Alton Evening Telegraph from Alton, Illinois on April 18, 1953 · Page 11
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April 18, 1953

Alton Evening Telegraph from Alton, Illinois · Page 11

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Alton, Illinois
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Saturday, April 18, 1953
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Page 11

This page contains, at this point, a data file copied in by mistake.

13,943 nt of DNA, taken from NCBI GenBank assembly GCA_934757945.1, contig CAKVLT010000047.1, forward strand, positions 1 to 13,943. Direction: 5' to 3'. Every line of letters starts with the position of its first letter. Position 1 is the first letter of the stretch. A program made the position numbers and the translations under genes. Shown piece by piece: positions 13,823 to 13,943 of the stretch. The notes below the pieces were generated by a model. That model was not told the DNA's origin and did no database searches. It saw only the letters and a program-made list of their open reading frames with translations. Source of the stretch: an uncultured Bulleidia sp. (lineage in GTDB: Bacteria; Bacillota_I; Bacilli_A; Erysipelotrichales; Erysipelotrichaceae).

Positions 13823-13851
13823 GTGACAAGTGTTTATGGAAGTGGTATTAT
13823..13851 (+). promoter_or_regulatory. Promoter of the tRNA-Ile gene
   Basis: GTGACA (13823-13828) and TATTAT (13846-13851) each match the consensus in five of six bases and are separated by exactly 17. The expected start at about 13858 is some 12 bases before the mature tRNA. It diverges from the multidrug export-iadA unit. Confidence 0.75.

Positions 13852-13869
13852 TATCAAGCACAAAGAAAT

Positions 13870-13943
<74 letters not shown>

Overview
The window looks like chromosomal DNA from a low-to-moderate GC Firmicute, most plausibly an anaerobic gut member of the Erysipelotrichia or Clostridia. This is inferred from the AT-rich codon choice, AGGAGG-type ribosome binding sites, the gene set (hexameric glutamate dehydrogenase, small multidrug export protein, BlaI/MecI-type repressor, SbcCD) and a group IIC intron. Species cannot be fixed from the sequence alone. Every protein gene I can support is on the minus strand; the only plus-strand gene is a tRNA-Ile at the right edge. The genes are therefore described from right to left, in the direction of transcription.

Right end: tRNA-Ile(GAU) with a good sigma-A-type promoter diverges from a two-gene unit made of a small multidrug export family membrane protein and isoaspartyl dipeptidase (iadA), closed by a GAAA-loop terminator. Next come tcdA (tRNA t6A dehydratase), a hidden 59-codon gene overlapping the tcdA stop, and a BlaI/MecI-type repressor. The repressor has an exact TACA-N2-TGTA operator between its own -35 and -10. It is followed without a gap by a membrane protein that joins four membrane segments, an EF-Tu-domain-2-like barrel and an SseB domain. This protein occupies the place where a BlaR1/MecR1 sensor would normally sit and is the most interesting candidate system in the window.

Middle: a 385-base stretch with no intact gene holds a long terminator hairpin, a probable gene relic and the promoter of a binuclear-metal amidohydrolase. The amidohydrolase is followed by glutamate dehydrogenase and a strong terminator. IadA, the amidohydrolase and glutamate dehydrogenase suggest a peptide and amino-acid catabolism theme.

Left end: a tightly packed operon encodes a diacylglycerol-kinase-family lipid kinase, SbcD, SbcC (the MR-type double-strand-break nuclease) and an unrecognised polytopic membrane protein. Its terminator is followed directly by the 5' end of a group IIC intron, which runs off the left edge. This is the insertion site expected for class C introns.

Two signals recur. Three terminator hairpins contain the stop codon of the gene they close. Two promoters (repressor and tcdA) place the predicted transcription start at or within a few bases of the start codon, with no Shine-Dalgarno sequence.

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ALTON EVENING TELEGRAPH ttcmbtr of Thf Amoelattd Prttt, Ac P«r Copy Pages IMS 'Operation Wake Ujf Mock Atomic Attack to Be Staged at Jersey April 24 .TERSEYV1LLE - Thin city nnri' the surrounding county is prepar* ing to participate in the "Operation Wake Up", the first joint test exer- rise ever held in Illinois involving Joint operation of the military and civl! defense elements in the state. According to information received here ^Thursday from Gen. Robert M. Woodward, Illinois Civil Defense Director, the operation i will be staged April 24. | Kenneth U. Searls of this city is the ground observer supervisor for this area and is awaiting further details relative to the part Jerseyville will play in the general scheme. Searles has been ordered to report at his post which is the tower of the Jersey County courthouse in this city to maintain an alert for aircraft in this area. A telephone is being installed in the tower for permitting the observer to immediately transmit reports of the presence of air craftf in the vicinity. In previous alerts here Searles has been assisted by Robert Hunter, A. R. Major, Louis Massey, Melvin Spiegelman, Oran Ashvord, John Swit'/cr and James Morris. The observers are required to report the number of aircraft, their direction of flight and as much de- | tailed description of the planes as possible. The exercise April 24 is bring integrated with similar exercises at the same time in 12 other mid western states. The exercise will begin at 1 p.m. and continue over ah eight hour period. One of the objectives is to demonstrate the present inadequacy of shelters that could provide essential protection in business and residential areas under actual war conditions. \ 8 Jersey Youths Inducted Friday 20 Others Take Physical Examinations Jersey Girl Scouts Elect New Officers JERSEYVIH.LE - Officers for a two-month period were elected by Girl Scout Troop No. 7 at their meeting Wednesday afternoon in the basement of the Public Library. Judy Sweetman is president; Sue Wiilis, vice president; Judy Hutton, treasurer; Susan Parker, reporter; Janice Cox, attendance recorder; Janet Cox, secretary; Sharon Beiermann, hostess chairman; Virginia Koster, game leader and Patty Walsh, song leader. Mrs. Ray Sweetman is Troop Leader- and Mrs. Robert Erwin, co-leader of the troop. Maj. Wallace to Speak JERSEY VILLE — Maj. Clayton M. Wallace will speak at the Methodist Church Sunday morning at the 10:45 Worship service. Maj. Wallace is from Washington, D.C., and is National Superintendent of the Temperance League, formerly the Anti-Saloon League. He will bring up-to-date infirma- tion regarding 1he temperance movement throughout the nation. The public is invited to hear his address. Heavy Snow Fall JERSEY VILLE — Snow began falling here about 12:30 p.m. Friday and continued for more than an hour. The tops of cars sv e r e covered to the depth of three inches by the flakes. The snow alighting on the ground melted almost as quickly as it fell. The thermometer still remained above freezing while the storm was in progress.' Residents of rural districts reported temperatures were low enough to freeze the ground Thursday and Friday mornings. The damage done to Ihe fruit crop here is still in the speculative stage. Many peach buds were just in a stage where it would require temperatures of around 24 degrees to kill thorn. While the snow was falling in heavy quantities here Friday afternoon, older residents recalled a snowfall some 50 years ago when approximately eight inches of snow covered the ground. Fruit trees were in bloom then but not too much damage was done to the crop. Seven IT. S. Presidents were born in Ohio; U. S, Grant, Hayes, Garfield, Benjamin Harrison, McKinley, Taft and Harding. JERSEYVILLE-Eight men reported for Induction into military service Friday through the Jersey County Selective Board, and 20 others reported for pre-lnductlon physical examination. In the group for induction were: Alphonse Laverne Isringhausen of Rossville; Delmar Merle Watts of Brighton; Richard Henry Goetten, Kenneth Eugene Llffets, Gerald L. Wallace and Franklin Roosevelt Frazier, all of Jerseyville; and Leonard Samuel Sconce and Robert Lee Graves of Grafton. The local board has a call for three men for examination on April 29, and one for two for examination 29, and one or two for examination and four for induction on May 8th. Attend Deanery Meeting JERSEYVILLE - A group of women from the Church of the Holy Ghost and ' St. Francis Xavier's Church attended the meeting of the Jacksonville Deanery of the National Council of Catholic Women held in Carrolltton Tuesday. Father Thomas Diehl, regional director of the Apostleship of Prayer spoke on "The League of the Sacred Heart", and Mrs. John A. Harmon of Wood River, diocesan president, told of the world mission exhibit to be held May 17 through May 21 at the Kiel Auditorium in St. Louis. Those from Jerseyville attending the meeting were: Mrs. Maurice Jacoby, Mrs. Elvin Breitweiser, Mrs. Frank J. Mi-nsterman, Mrs. Herman Scbafer, Mrs. David Fabey and Miss Mary Margaret Fahey from St. Francis' Church; Mrs. Henry Heitzig, Mrs. John Meuth, Mrs James J. Walsh, Mrs. George Woeifei, Mrs. Emma Powell, Mrs. H. J. Albrecht, Mrs. Leonard Riley. Miss Genevieve Goetten, Mrs. Paul Erwin, Mrs. Paul Kuebrlch, Mrs. Bernard Norton, Mrs. Elmer Rose, Mrs. Frank Kuebrich and Mrs. George Horn. Vacationing in Arkansas JERSEYVILLE — Dr. and Mrs. IT. E. Wuestenfeld left Thursday for a few days vacation in Arkansas. They wil.l return Sunday evening and Dr. Wuestenfeld will be in his office Monday. Submits to Tonsillp.rtomy JERSEYVILLE - Sandra House, daughter of Mr. and Mrs. Robert House, underwent an operation for removal of tonsils Tuesday at the Boyd Memorial Hospital in Carrollton. To Kefum From Florida JERSEYVILLE — Mr. and Mrs. Lee Manning will return to their home here Monday from Oakland Park, Fla., where they have been making an extended visit this winter Removed to St. Joseph's Hospital JERSEYVILLE - Col. Frank Henderson of Glen Cliffe Farm in the Grafton vicinity was removed from there Thursday evening by Jacoby Brothers ambulance to St. Joseph's Hospital in Alton. He has been in charge of the Trail Rangers program in lha' area, and suffered a heart attack Thursday. Will Hot urn to California .TKHSKYVriJ/lv Pfc. and Mrs. Charles Powers and daughter, Connie, will leave April 20 for Vista, Calif. Pfc. Powers is stationed at the Marine base • near there. They have been visiting his parents, Mr. and Mrs. Lewis Powers and her parents, Mr. and Mrs. Ernest Thompson. Arrives in Japan JERSEYVILLK-- -Jersey County relatives have received word of the arrival of Pvt. Donald Brsaw in Japan. Besaw is the son of Mr. and Mrs. Charles Besaw, Sr., of the Grafton vicinity. Pvt. Besaw, 24, trained at Ft. Leonard Wood, Mo., and reported late in March at: ,Kt Lewis, Washington, for overseas assignment. ALTON, ILL,, SATURDAY, APRIL 18, Bttibliihtd Jinuiry 15, tfgt AFRICAN DINNER AT COLLEGE AVENUE CHURCH — Women of the College Avenue Presbyterian Church attended a dinner with an* African theme Thursday night. Mrs. Elmer Schwalbe, wife of.a missionary who now lives in Wood River, was the featured guest. She is shown, center,'with souvenirs of the country. Mrs.-Wesley Temple, president, is at left, and Mrs. Elvis htzhugh right. —Staff photo, ' Jersey Club Women Win First In Dist. Scrapbook Contest — Notice — Having decided to quit business on account of sickness, I wish to announce I must close my store after Saturday, May 2. Thank you very much (or your patronage during the past 33 years. BLACK'S GROCERY 2303 Humbert St. Alton, 111. JERSEYVlLLE-The local Woman's Club wbn first place in their division in the 20th District Scrapbook contest, and announcement of the achievement was made at the 52nd annual meeting of the 20th District of Illinois Federation of Women's Clubs at the First. Methodist Church in Pittsfield Thursday. The book will be entered in the state competition in Chicago at the convention 1o be held May 12 through May ]<1. The scrapbook had 961 inches of publicity which was greatly in excess of the other entries. There were 11 books entered in the district event. Mrs. William Parsell assembled the scrapbook and Miss Margaret DeBaum is co-chairman with her on the press and publicity committee. . i The art entry of Bill Smith, son; I of Mr. and Mrs. William Smith of ! | Grafton, a student in the seventh grade at Grafton taught by Kenneth Breden, received special recognition at the convention.' His work depicted "Boats on Ihe Mississippi". Mrs. Lindell Walkinglon is art chairman of the Jerseyville Club. F.xlcnds Invitation Mrs. Alvin H. Petitt, president of the local Woman's Club, extended a formal invitation to the 20th District IFWC to hold their 1954 convention in Jersqyville which had previously been chosen as the convention city. Mrs. R. Christy Beatty and Mrs. Rea E. Taylor members of the- local club, were among the 21 mem- | hers in the district who have died j j during the year and were remem- • j bered in an impressive memorial j I service at the convention with Mrs. ! A. T. Dunn in charge. ! Mrs. Francis A. Munstcrman, district chairman of revisions and resolutions, gave her report on the ; revisions to the constitution in Ihe morning and reported on resolutions in the afternoon. i Mrs. Marcus J. Ryan of this city was elected recording secretary of ; the 20th District and was installed Thursday afternoon by Mrs. Wade W. Roc'ce, stale president of the 1 Illinois Federation of Women's Clubs. Mrs. Ryan" i? a past president of the local Woman's Cluh, ( is i program chairman of that group, i and has been district music chairman the past year. | Mrs. Ryan was in charge of tho musical portion of the program at ' the convention, leading the ensemble singing, and presented ihe 20th District chorus which gave Ihe opening program in the- after- j noon. I Mrs. Paul W. Reddish of Jersey- : ville directed the district chorus ! and Mrs. Sam Spingclman. music I chairman of the Jerseyville C'lut), was accompanist. A group from the Jerseyville Chorus sang with the district chorus and Ihe selections given were; "|>rmk to Me Only With Thine Eye.,", "From the Land of the Sky Hluc Water", and "Bless This House". Scholarship Winner* Listed Announcement was rnaile by Mrs. Ryan of the District \Mimeis of scholarships to the HIM Egyptian Music Camp at DuQuoin, III. this summer, They are Miss Doris Moody, daughter of Mr. and Mrs. Austin Moody of Chapin, a n d James Keehner, son of Mr. and Mrs. Carl Keehner of Jerseyville. Scrolls were presented at Ihe convention to the presidents of clubs in thp district that were in existence 25 years or more. The oldest was organi/.ed in lS9ti. Members of the Jerseyville club attending the convention were: Mrs. Alvin H. Petitt, president, Mrs. Paul W. Reddish, Mrs. Sam Spiegelman, Mrs. P. K. Johnson, Mrs. Kd Weule, Mrs. \&e Nail, Mrs. B. M. Brewster, Mrs. Theo. Ryan, Mrs. F. A. Munsterrnan, Mrsh. Lindell Walkinglon, Mrs. I km aid K. Parker, Mrs. Etta Mowen, and Mrs. John Flautt. Yes, It's Crochet Dr. Gorecki Heads Medical Society Annual Meeting of Jersey Group Held Tuesday JERSEYVILLE — Th<* annual business meeting of the Jersey County Medical Society was held Tuesday morning in this city. Dr. F. Goercki of this city was elected president. Dr. Robert G. Minclrup, who has served as president of the society the past two years, was elected secretary. Plans for the proposed Jersey Community Hospital were discussed following the election of officers and transaction of other society business affairs. Resigns as Pastor JERSEYVILLE — The Rev. James F. Harper has resigned as pastor of the Paradise Baptist Church east of this city. His resignation becomes effective April 19. The Rev. Harper has been pastor at. the church for the past two and one-half years. Conversation piece! Crochet each flower in a different color, then sugar starch them for that glazed china finish. Beautiful as a centerpiece or iri a pretty vase. Garden of pansies and roses— all CROCHETED! Pattern 543 has easy-to-follow directions. Send 25 cents In coins for this pattern—add five cents for each pattern for first-class mailing. Send to Alton Telegraph, fi(i, Needlecrafl Dept., P. O. Box Ifil, Old Chelsea Station, New York II. N. Y. Print pin inly PAT- TKRN MJiMBKR, your 'NAME, anil ADDRESS. EXCITING VALUE! Ten, yes TEN popular, new Designs to cro- chel. sew, embroider, knit printed in the new 195:5 Laura Wheeler Needlecrafl Book. Plus many more patterns to send for - ideas for gills, ba/aar money-makers, fashions! Send 20 cents for your copy. Canrrr Society Benefit Dinner to He April 2 ( ) Thai Cancer Society benefit dinner to be served at Skaggs Steak Hou«(> in Woorl Ri\er is set for April L'9, instead of next Wednesday. dross receipts from Ibe dinner open to Ihe public will he donated by Skfiggs 1 to the American Cancer Society through its Madison County chapter. The Telegraph Inrorrrclly said Thursday, that Ihe dinner was 10 he next Wednesday. Read Telegraph Want Ads Moro Presbyterian Women Entertained MORO — "Youth Evangelism" was the torJic used in the Presbyterian Women's Association meeting Thursday evening. Mrs. M. C. O'Dell was in charge of the program which was given by the Westminster group. Marian Jenne gave a talk on "Youth Speaking", Joyce Helmkamp told about the church program for youth, Maxine Ayers read the poem "Hold High the Torch" and David Pritchett gave the prayer. The organization's sewing quota for this year of three dozen diapers to the Bankok Christian Hospital, Bankok, Thailand, will be mailed out this week. Miss Clara Reed, president of the Rushville , Presbyterial, and living at Hannibal, 111., will speak to the women of the church on the work of the church in Cuba^nd Puerto Rico on Sunday afternoon, May 17. She will also lalk to the Westminster group at their evening meeting. A social hour with refreshments was held after the meeting. Mrs. Reka Schoppot, Mrs. I-'aye Yeck and Mrs. Fred Boettger were the hostesses. Attend Sorority Ranqui't MORO -- Mr. and Mrs. George Hendricks were guests Wednesday evening of their daughter, Marilyn, nl the Parents Day Banquet of Ihe Gamma Phi Beta sorority at Washington University, St. Louis. The banquet was h<Md at the Green Parroi Inn at. Kirkwood. Marilyn is a junior in the College of Liberal Arts ami is treas- urci of her sorority. .Morn Notes MOKO The Rev. and Mrs. C. T. Allin drove In Springfield Friday where he conducled Ihe funeral of the Hev. Waller Wilson, pastor of the Presbyterian Church at White Hall. William Knorne, who was n patient at the Wood River Township Hospital for two weeks, has improved and has been moved lo his home here. Mi. and Mrs. Robert Wood have Rlppfoa -—— Alton Lake Events and ftoamln' tht Pinsn Country BttAND Game ftarm The conservation department'. wme farm formerly operated on tho Alton State Hospital grounds for a number of years was closed last May, related R. K. Purl, hospital business manager. During past, years, turkeys, pheasants, quail and other fancy birds had been reared there. The farm had received as many as 12,000 pheasant and 2,000 quail one-day-old chicks n year from the stale hatcheries nl Mount Vernon. The chicks were placed in 45 holding pens and reared for about 12 weeks or so until they were mature and strong enough to be released to sportsmen's clubs and in suitable cover-bearing locations. Charles Barnes, 2022 Central Ave., former game conservation representative, who operated the farm for two years, said that the farm was closed as an economy measure and because breeding and hatching facilities were much belter at Mount Vernon and York- vine game farms. Increased Propagation A conservation department'bul- letin stated today that game-bird eggs production is two weeks ahead of normal schedule. More than 100,000 pheasant chicks are expected to be available for distribution this year according to Glen D. Palmer, conservation director. Likewise, ihe department hopes lo exceed their last year's quota of 91,000 quail chicks. The department's efforts will help provide good hunting for sportsmen this coming fall season. Since 1933, game-bird production has increased nearly tenfold. Lake Norfolk Trip Although the weather was unfavorable and the fish were not striking, two Wood River couples managed to land about 20 bass during a recent trip to Norfolk Lake. Mr. and Mrs. Donald M. Waggoner, 230 Seventh St., and Mr. and Mrs. Harry Camfield, 503 E. Ferguson Ave., hired the services of two guides in an effort to locate the wary fish. Waggoner related that daily winds and rain didn't add lo their enjoyment of Ihe trip. A six-pound bass was the largest, fish landed and it was caught by one of their guides. The bass caught by the couples averaged two pounds. Personal Notes "Ches" Snyder, Alton Motorboat Club member purchased a new outboard motor with a separate fuel tank. After he launched his boat, he cranked the motor for a half hour without success until he decided that the fuel tank hose should be attached to the motor if he wanted to go anywhere. , Dr. Melvin T. Pennell, 1220 Rock Springs Tr., sold his cruiser and then purchased an airplane which he has flown on trips as far as Florida. N,ow that boating season is approaching, he said that he is I developing a "fever" to enjoy wa- ! tor recreations again. However, he j may buy an outboard craft this time. Observers have noticed many flocks of migrating ducks oh Alton Lake in recent weeks. A sportsman suggested that all duck hunters who failed lo see any waterfowl from their blinds last fall, would enjoy a big treat, in seeing~ so many nearby ducks. The Salvation Army has about 35,000 officers and employes, operates in 90 different countries, and speaks 74 languages. moved from Alton to their new home here. Donald, ll'-year-old son of Mr. and Mrs. Sam Dorsey, WHS moved lo his home here after heiriK a patient in Alton Memorial Hospital for four weeks. He has been re- eeiviiiK treatment for rheumatic lever. His honiecomi/ij,' also marked Ihe birthdays of two members of the family, Phyllis, 16, ihcir youngest daughter and Leon, 3, thoir youngest son. Chamber of Commerce Stage* Annual Dinner at Bnmek TTARDIN — A icapaclty crowd filled the high school dining room nt Brussels Thursday night for the third annual banquet of the Brussels Chamber of Commerce. The meal wns prepared by high school students. Before (he meal the address of welcome was given by .John Bopp, president of the Chamber of Com- morce, and the Rev. E. A. Dauten- haum gave the benediction. Rev. Dnutenhaum is the minister of St. Matthew's Lutheran Church at Brussels. After dinner Bopp introduced CJ. R. Haug who acted as toastmaster for the evening. Haug has a style that delighted the audience. He called on Paul Mossman, mayor of Brussels, for a welcoming talk, and then brought on the featured entertainment that lasted more thnn an hour and which was furnished by the Brinson Studio of East St. Louis through the courtesy of the North American Cold Storage Co. The entertainment was followed by a talk from the guest speaker, the Rev. Enrlght, pastor of St. Mary's Church of Brussels. Rev. Enrlght traced the history of the Chamber of Commerce movement from its Inception in France during the Sixteenth Century down to the present and stressed the 3m- portanculof the work which such an organization may do in a community. Miss Edwina Schulze, reigning Calhoun Apple Queen, was given a big hand by the crowd when she made a talk, pledging her help in this year's event for the further spread of Calhoun activity. After her talk the Brussels School band played three numbers under the direction of their Instructor, PhiJ Youngberg. Haug then asked for short talks by Eldon Twichell, Rev. Dauten- haum, Paul Fielder, and Edwin G. Barmann. Twichell is , president of Batchtown Chamber of Com- merce and FteltJer Is president of the Calhoun Apple Advertising Club. Barmann is head Of the North American Cold Storage and a longtime friend of Calhoun people. He brought the entertain* ers from East St. Louts. Fielder, In his talk,'outlined the plans for the Sunday observance of Apple Blossom Week April 28 and his hope that the weathef would moderate long enough to allow the buds to open, The meeting closed at 10:45 with closing remarks by John Bopp, Cyprus has a new trade-boosfet group, heated by C. P. Manglls, leading businessman. In Memory of Out Father' ELEOTERIO PARRA HARANJO Our thoughts are -with you today, April 1$, your Birthday and Saint's Day, YOUR SONS AND DAUGHTERS Third and Platm, 9i3O to & MONDAY ONLY JUST 10 WOMEN'S WINTER COATS $ 22 BE READY FOR YOUR STATION GET YOUR UHF ANTENNAS & CONVERTERS & PICTURE TUBES ON EASY PAYMENTS CALL TODAY FOR INFORMATION Mallory Converters . . . $42.50 Regency Converters.. . $49.95 UHF Antennas $9.75 to $50.00 Service Calls $3.00 Night Calls Made. Wilcox Radio & Television 2613 State Alton Dial 3-7442 OPEN SUNDAY ALL DAY! TOMATOES.. 2 «.£'„•. 29' ORANGES 59 TIIK HF-VJ IttCIJ TltUMPH* THUS VflAK— NO KfltOI 'JK POTATOES . . . tOOIb. Bag A new firm in Stuttgart, the German foreign Radio Advertising Corjjoraiion, is pro/noting German! advertising lluough foreign sta-j lions, adapted lo Ihe Jocal Jan-' , Irisics and cuMoins. I BANANAS ..... 51-39' BROADWAY & MAIN 0rfi»«.fM Murkft Introducing The NEW PLAID-TOP FOR CONVERTIBLES NON FADE IN VARIOUS COLOR COMSINATIONf BEGNEL BROS. 2007 STATE STIffT DIAL 2 3514